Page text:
Yesterday Ed Morrissey posted an article at Hot Air about the latest chapter in the saga of Nick Sandmann and the settlements reached with CNN and The Washington Post.
The article notes:
The first rule of Settlement Club is that you don’t talk about Settlement Club. And the second rule of Settlement Club — ah, heck, the first fifty rules of Settlement Club is that you don’t talk about settlements in lawsuits with mutual gag rules in place. Apparently that didn’t sink in at CNN or the Washington Post after both media outlets decided to quietly end the litigation brought by Nicholas Sandmann. Their employees went on social media attempting to spin the settlement and suggest that Sandmann only got a minimal payment to shut him up.
Big mistake, Sandmann attorney Lin Wood made clear almost immediately. “I know how to deal with liars,” Wood tweeted, and warned that new lawsuits would be filed unless “heads rolled” at both outlets:
…This started with speculation that Sandmann had indeed gotten paid nothing more than “nuisance value.” Law & Crime wrote a pretty comprehensive overview of the social-media discussion of that premise after some attorneys unconnected to the case tried to read the tea leaves from various announcements in both cases. It’s worth reading, at least for the legal theories behind the speculation. That included a rather anodyne statement from Wood expressing his opinion that the speculation was “uninformed, errant nonsense,” but added that “questions about confidentiality and the timing of the settlement will have to be directed to others.” Wood didn’t threaten anyone over the speculation — because they were not party to the confidentiality agreement, and neither was Law & Crime.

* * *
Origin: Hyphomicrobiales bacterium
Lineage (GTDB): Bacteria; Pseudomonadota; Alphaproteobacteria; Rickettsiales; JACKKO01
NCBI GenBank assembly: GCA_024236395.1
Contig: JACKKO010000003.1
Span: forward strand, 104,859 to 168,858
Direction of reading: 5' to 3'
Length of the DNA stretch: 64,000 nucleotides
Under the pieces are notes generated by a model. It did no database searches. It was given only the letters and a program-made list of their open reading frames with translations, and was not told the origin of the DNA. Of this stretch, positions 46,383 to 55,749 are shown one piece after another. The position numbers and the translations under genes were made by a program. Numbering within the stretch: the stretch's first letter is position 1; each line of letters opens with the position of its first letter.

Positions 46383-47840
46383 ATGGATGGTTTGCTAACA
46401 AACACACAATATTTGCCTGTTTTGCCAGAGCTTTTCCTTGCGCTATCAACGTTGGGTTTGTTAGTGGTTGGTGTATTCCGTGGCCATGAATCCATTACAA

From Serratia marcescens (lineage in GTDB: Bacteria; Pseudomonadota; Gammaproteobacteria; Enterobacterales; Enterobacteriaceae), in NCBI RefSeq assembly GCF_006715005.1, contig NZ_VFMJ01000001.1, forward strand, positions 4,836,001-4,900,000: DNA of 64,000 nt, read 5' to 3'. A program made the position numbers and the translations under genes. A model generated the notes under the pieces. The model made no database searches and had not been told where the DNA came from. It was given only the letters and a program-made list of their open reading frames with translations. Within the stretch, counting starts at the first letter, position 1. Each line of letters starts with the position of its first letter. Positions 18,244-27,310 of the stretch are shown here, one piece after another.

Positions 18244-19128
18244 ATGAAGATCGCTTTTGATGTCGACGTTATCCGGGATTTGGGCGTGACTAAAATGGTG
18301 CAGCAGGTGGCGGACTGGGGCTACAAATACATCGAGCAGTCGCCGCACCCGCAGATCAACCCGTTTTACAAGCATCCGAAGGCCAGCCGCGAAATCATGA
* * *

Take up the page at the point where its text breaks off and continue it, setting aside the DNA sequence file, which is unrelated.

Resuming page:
That isn’t the case with Stelter, Rangappa, and Zak. They work for the respondents in these lawsuits and act as their agents. As soon as they published and expanded on the speculation, they characterized the settlement in terms their employer specifically agreed not to do. Not only does that open up new avenues for Sandmann against the Post and CNN, it might allow Wood to add the three as respondents in a new libel/defamation action.
This may seem like a minor thing, but it is important that both parties act in accordance with the agreement they signed. I can understand why CNN and The Washington Post would want people to think that the settlement was small–they want to discourage future lawsuits. I can understand why Lin Wood would want to give the impression of a large settlement–it might discourage future character assassination of innocent people by the media.
Stay tuned. There may be more coming.